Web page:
Coca Cola is one of the world’s most recognizable brands and has been atop the soft drink industry for decades. Their unique taste and red can are cherished by their millions of loyal customers. The iconic taste has remained largely unchanged since Dr. Pemberton constructed it in his pharmacy back in 1886.
Except when Coca Cola ceased the production of their classic Coke flavor to release New Coke in 1985…
This shocking move came at the height of the “Cola Wars” where brand marketing and taste test battles were at the forefront of the industry. Coca Cola and Pepsi were the undisputed top two soda brands in the US at the time, and it appeared as if Pepsi was close to catching Coke in market share and brand appeal.
The Cola Wars
Coca Cola had a near-monopoly of the soda industry post WW2 with a 60% market share. They had succeeded in capturing the American consumer with successful marketing emphasizing the cola as exceptionally tasteful and a necessary refresher in American culture. However, by 1983 their market share had dropped to 24% as Pepsi was starting to put serious pressure on their reign as king of cola. Pepsi was seeing huge success with their marketing campaigns, especially towards the younger population in America. Coca Cola was maintaining its edge with pouring rights in major fast-food chains and major venues like movie theatres, but Pepsi was gaining major traction in retail outlets where consumers had the choice.
The two soda giants had been engaged in a competitive back and forth marketing battle for some time, but it was in 1981 when the cola war escalated. That was the year when Pepsi launched the Pepsi Challenge campaign. The Pepsi Challenge was a series of nationwide taste tests inside malls and on university campuses where consumers would blindly compare Pepsi and Coca Cola. These taste tests saw consumers preferring the taste of Pepsi, prompting them to launch ads declaring victory in the cola war. Coca Cola was unable to effectively respond to Pepsi’s campaign and resorted to overly defensive and relatively off-brand response ads.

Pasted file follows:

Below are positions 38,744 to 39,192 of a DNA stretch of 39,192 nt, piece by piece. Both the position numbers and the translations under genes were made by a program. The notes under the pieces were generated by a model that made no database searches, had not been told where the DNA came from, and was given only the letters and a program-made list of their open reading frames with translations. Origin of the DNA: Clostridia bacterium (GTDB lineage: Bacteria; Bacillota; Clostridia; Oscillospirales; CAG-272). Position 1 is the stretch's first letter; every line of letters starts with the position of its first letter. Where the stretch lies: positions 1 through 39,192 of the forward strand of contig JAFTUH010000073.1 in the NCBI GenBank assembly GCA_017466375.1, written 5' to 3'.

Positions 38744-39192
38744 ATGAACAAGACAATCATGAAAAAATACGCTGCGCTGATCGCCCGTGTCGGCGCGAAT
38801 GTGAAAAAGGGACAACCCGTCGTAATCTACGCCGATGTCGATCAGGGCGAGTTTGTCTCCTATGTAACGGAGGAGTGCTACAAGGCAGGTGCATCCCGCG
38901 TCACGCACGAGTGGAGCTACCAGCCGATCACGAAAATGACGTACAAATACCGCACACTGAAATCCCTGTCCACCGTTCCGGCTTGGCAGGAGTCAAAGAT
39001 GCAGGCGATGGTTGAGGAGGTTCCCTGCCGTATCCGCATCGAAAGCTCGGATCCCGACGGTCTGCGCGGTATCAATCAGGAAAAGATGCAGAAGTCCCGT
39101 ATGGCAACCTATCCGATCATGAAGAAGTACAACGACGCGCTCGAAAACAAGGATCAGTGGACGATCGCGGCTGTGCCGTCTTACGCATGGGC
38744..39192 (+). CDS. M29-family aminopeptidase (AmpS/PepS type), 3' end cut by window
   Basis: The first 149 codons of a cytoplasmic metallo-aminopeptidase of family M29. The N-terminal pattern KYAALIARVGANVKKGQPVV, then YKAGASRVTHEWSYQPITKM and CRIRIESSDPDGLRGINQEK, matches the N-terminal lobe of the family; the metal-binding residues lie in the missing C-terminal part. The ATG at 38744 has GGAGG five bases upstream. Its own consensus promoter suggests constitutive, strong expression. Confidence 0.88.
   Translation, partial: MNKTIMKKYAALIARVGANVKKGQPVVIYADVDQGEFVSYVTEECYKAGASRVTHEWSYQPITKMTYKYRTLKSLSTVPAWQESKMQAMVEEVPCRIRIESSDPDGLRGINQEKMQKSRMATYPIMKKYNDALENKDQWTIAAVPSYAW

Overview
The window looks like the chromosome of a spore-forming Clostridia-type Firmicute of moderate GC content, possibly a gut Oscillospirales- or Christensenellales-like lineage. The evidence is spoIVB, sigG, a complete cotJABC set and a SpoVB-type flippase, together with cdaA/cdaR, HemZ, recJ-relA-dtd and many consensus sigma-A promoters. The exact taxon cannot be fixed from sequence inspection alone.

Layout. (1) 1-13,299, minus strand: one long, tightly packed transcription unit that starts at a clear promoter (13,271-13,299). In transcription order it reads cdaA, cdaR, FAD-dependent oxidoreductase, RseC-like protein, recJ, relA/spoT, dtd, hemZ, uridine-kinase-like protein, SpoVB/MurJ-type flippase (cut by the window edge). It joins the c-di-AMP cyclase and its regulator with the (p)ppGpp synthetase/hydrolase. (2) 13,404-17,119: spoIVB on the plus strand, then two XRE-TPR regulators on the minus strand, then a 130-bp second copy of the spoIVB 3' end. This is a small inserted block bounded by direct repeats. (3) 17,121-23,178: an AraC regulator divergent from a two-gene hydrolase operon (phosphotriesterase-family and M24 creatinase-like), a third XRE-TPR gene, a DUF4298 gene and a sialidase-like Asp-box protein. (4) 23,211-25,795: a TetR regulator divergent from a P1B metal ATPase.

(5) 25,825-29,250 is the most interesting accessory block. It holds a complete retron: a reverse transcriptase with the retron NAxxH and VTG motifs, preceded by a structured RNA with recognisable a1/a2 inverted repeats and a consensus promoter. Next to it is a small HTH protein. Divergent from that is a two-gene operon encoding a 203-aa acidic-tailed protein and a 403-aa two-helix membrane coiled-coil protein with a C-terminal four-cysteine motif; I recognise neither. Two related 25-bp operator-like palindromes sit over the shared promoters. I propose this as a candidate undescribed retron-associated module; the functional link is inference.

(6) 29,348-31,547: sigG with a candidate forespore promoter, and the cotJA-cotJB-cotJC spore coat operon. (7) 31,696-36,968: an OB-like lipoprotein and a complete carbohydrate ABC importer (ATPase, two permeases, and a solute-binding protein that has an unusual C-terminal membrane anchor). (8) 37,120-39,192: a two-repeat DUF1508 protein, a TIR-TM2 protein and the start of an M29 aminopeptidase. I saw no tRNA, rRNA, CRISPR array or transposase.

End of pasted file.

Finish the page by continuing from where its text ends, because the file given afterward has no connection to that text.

Coca Cola was feeling immense pressure from Pepsi and was starting to be convinced that consumer tastes were shifting to favor sweeter and lighter beverages. As a result of their worries, Coca Cola had been working on a secret venture known as “Project Kansas” to develop a sweeter version of their current cola. As cola war tensions rose, this project went into full-scale commercial effect in 1985 when Coke yanked their iconic current recipe off the shelves and started the sale of New Coke.
The introduction of New Coke was a bold move to make for an industry leader in the midst of increasing competition and marketing battles. The product actually led to an initial increase in sales as many consumers enjoyed the sweeter tasting product. However, a vocal minority of long-time Coca Cola enthusiasts quickly incited public outcry over the loss of their favorite drink. The Atlanta headquarters received over 40,000 calls and letters complaining about the switch. The tide was turning on New Coke and Coca Cola executives, as well as prominent bottlers, who started expressing their frustration with the decision. Pepsi took full advantage of Coke’s business disaster and launched a series of attack ads mocking the debacle. Just 79 days after its inception, Coca Cola pulled New Coke off the shelves and brought back the original recipe under the new name Coca Cola classic.
The New Coke experiment was an incident where a big company attempted a groundbreaking innovation, but ended up upsetting their most loyal customers. They based their decision to make the switch off of taste tests that did not take into consideration the impact of changing the 100-year-old consistent Coke experience. The taste tests typically involved participants judging the soda from a sip or two, which does not compare to the standard experience of enjoying the full glass. Pepsi tended to get the nod over Coke in taste tests because it is slightly sweeter, which gave it the edge in the one sip tastings. However, many consumers prefer the smoothness and more moderate taste of Coca Cola when drinking an entire glass or to go with eating food.
By completely changing the Coca Cola flavor that their loyal customers had enjoyed for decades, they erased the beloved Coke experience they had worked so hard to create and damaged their brand image in the eyes of their consumer base. Even if the New Coke tasted better, it failed to evoke the same emotions as the classic flavor customers expected when they cracked open their favorite red can. Innovation is typically an excellent way to grow and evolve a business with new ideas and products, but sometimes it can do more damage than good. In this case, Coca Cola already had the industry-leading soda and should not have changed a thing.